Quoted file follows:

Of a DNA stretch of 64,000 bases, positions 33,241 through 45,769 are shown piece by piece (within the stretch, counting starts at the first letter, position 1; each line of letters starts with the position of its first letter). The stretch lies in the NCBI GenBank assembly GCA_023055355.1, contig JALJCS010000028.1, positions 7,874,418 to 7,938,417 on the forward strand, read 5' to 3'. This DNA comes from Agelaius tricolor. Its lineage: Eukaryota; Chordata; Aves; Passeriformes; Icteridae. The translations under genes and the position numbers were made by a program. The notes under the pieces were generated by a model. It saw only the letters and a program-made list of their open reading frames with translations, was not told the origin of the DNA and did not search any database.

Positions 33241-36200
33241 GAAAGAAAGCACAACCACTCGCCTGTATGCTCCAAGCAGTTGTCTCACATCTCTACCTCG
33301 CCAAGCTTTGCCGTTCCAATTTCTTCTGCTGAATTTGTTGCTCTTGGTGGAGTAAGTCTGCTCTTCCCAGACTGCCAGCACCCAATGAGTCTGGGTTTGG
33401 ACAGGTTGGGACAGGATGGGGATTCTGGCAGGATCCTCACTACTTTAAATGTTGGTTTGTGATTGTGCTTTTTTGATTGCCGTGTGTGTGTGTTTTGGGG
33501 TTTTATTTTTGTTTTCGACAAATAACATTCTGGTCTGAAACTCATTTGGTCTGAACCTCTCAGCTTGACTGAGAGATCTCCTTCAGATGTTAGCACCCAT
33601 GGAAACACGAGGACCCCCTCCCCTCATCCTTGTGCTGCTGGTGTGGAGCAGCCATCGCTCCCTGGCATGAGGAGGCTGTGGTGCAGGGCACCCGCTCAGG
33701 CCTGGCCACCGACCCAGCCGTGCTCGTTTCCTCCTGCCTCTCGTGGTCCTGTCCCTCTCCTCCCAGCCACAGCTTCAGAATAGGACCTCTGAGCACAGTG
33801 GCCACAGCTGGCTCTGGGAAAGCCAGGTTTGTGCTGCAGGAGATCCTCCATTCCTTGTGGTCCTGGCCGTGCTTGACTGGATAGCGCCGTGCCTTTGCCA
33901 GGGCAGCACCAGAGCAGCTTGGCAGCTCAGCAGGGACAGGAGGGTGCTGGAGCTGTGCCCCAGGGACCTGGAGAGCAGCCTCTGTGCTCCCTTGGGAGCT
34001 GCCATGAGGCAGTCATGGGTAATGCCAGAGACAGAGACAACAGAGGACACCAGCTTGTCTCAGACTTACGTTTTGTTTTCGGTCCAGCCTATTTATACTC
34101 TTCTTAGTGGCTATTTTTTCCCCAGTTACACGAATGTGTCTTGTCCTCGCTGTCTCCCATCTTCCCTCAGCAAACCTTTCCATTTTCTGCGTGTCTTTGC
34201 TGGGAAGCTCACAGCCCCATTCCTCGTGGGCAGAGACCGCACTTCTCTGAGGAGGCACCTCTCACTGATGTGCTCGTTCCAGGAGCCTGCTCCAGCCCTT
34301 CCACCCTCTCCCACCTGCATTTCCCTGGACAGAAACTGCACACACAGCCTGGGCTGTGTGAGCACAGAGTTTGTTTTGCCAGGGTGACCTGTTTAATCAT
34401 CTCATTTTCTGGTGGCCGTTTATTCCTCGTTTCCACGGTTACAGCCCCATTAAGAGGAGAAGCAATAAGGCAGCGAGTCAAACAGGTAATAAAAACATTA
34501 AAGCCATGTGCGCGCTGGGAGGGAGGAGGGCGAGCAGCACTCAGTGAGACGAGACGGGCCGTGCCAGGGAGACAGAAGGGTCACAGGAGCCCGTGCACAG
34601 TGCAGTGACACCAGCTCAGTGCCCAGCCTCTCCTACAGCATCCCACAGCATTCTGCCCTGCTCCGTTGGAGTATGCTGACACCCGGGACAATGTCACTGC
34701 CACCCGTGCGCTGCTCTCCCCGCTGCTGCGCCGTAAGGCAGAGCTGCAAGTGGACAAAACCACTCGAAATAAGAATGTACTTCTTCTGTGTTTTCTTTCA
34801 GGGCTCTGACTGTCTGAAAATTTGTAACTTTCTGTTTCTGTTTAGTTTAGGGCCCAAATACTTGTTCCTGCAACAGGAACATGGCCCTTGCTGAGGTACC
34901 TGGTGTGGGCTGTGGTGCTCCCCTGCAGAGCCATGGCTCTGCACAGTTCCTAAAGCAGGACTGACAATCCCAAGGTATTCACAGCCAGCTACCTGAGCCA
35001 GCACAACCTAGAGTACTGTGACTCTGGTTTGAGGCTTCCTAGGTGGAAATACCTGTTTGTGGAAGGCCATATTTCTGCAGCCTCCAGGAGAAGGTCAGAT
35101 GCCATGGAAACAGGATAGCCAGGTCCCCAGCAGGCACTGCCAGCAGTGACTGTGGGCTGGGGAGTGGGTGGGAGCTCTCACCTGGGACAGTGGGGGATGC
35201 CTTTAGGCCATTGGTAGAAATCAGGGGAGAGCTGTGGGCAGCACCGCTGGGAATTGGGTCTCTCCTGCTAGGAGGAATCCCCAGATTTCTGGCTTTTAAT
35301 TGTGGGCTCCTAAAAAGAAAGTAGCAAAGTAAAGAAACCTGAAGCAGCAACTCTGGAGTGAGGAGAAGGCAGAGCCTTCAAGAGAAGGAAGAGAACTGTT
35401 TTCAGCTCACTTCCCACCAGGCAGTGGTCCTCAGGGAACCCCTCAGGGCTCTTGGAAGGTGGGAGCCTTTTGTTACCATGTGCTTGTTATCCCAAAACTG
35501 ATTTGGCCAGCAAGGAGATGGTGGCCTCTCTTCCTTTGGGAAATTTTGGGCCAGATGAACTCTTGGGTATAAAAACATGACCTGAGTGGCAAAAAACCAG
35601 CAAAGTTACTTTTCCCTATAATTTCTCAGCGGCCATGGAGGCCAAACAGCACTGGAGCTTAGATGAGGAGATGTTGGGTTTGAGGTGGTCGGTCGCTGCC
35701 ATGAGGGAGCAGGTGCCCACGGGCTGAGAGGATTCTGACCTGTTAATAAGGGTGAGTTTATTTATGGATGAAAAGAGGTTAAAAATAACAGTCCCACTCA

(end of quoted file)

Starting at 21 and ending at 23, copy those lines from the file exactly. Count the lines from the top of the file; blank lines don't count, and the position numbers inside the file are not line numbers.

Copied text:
35001 GCACAACCTAGAGTACTGTGACTCTGGTTTGAGGCTTCCTAGGTGGAAATACCTGTTTGTGGAAGGCCATATTTCTGCAGCCTCCAGGAGAAGGTCAGAT
35101 GCCATGGAAACAGGATAGCCAGGTCCCCAGCAGGCACTGCCAGCAGTGACTGTGGGCTGGGGAGTGGGTGGGAGCTCTCACCTGGGACAGTGGGGGATGC
35201 CTTTAGGCCATTGGTAGAAATCAGGGGAGAGCTGTGGGCAGCACCGCTGGGAATTGGGTCTCTCCTGCTAGGAGGAATCCCCAGATTTCTGGCTTTTAAT